Tom,one of your best articles. I enjoyed your five "D" categories which provide great insight into the vast challanges ahead for China. The analogy with "Kill Bill's" five pressure point hits causing death reminded me of the mid 21st century decline of China predicted in George Freidman's "The Next 100 Years" which I found hard to imagine at the time I read this book.

December 23, 2010 | Unregistered CommenterElmer Humes

I think you have it backwards. The US is right now staring to drop from China's ninja moves..

Watch it happen.

December 23, 2010 | Unregistered CommenterPenGun

David,

That's getting awfully remedial.

But to summarize: China's domestic development challenges are all much easier to meet if Beijing is not simultaneously dealing with a hostile international environment. Plus, having investment opportunities in the world's largest economy is an obvious good when it comes to better use of their reserves and further development of national companies.

Since I'm sure you already know all of that, I can only assume you harbor some hostility to the term sheet proposal and are engaging in this approach to signal that to me.

But that message was received loud and clear in several other communications, so you need not worry.

Tom

December 23, 2010 | Unregistered CommenterTom Barnett

Metaphoric rule:"Five D's of the dragon's decline"

Demographics, decrepitude, dependency, defensiveness, and democratization: perhaps, I think, a fundamental set of organizing principles framing the "historical pathway from which [China] cannot escape."

Five D's of the dragon's decline, the meme carries the metaphor. Translation, how to approach the context of rising China, "from world-beater to world-benefactor."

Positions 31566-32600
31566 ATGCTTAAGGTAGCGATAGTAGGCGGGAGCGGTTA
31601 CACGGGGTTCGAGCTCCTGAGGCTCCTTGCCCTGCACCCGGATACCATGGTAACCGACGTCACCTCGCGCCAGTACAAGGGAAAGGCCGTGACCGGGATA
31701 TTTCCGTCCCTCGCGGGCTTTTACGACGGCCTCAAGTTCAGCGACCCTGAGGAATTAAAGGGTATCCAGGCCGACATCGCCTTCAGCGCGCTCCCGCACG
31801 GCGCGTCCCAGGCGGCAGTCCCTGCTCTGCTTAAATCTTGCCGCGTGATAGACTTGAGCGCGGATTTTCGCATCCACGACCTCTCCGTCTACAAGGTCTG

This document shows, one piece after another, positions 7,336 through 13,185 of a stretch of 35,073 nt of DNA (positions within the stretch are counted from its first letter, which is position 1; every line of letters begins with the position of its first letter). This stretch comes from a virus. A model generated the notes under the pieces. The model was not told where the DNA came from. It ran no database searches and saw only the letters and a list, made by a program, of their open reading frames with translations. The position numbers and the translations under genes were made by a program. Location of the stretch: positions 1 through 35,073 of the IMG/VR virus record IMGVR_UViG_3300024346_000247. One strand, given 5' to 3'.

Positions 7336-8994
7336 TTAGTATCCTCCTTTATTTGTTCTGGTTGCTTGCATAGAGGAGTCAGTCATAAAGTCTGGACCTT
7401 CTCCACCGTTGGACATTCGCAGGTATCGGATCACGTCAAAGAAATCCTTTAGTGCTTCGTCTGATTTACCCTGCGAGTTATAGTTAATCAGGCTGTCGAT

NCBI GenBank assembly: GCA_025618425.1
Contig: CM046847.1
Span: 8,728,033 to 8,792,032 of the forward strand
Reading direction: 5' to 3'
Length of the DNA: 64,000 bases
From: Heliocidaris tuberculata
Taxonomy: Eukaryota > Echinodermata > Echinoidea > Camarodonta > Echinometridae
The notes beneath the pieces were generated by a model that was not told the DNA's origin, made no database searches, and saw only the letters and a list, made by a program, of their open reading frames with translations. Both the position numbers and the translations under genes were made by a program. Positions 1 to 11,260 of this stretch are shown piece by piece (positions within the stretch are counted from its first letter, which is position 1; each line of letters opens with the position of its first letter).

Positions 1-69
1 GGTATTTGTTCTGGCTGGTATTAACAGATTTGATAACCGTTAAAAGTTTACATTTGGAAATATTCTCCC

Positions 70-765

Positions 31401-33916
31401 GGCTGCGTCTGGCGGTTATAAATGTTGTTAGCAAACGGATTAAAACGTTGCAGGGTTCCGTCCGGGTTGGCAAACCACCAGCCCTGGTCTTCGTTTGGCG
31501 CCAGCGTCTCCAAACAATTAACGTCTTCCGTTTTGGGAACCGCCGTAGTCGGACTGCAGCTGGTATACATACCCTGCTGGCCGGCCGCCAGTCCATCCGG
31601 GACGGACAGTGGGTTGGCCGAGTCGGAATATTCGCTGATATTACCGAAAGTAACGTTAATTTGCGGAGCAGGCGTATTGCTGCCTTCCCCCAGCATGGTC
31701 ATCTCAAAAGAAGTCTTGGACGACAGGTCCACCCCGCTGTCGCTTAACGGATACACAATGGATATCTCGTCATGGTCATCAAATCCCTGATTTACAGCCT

December 24, 2010 | Unregistered CommenterCritt Jarvis

Tom Barnett´s article emphazises the weaknesses and constraints, the vulernabilities and the dependencies of a future China.That´s the one side of the medal.The other: China´s potential strength is described very good in the book of John-Milligan-Whyte and Dai Min "China and America´s Emerging Partnership".It includes important factors as globalization 3.0, internet economy and knowledge revolution and has the thesis that China because of the new technologies (100$ lap top, wireless technology, real-time translation of voice, e-mailand data communication, etc.)and disruptive technologies will even accelerate its current economic growth rate.That´s a brand new idea which cannot be found in the main stream literature about China which mostly are prolonged projections of past trends, historical chronologies and well-known stereotypes.The implication of these new technologies will be: a immense growth on connectivity at mass scale.To get the whole picture of future China the best is to read both: Tom Barnett´s Escquire article and Milligan-Whyte/Dai Min´s book.That´s dialectics at ist best.

December 25, 2010 | Unregistered CommenterRalf Ostner

re: China and America´s Emerging Partnership
@Rolf

The 5D's of the dragon's decline do indeed illustrate "the weaknesses and constraints, vulnerabilities and dependencies of a future China." On your recommendation, I ordered "China and America´s Emerging Partnership" to better understand the context of "globalization 3.0, the internet economy and knowledge revolution". We must be diligent to address those whose concerns lie in "prolonged projections of past trends, historical chronologies and well-known stereotypes." As access to situational awareness improves, perhaps we will see data maps of the oppositions and correspondences influencing China's economic growth rate and emerging foreign relationships.

December 26, 2010 | Unregistered CommenterCritt Jarvis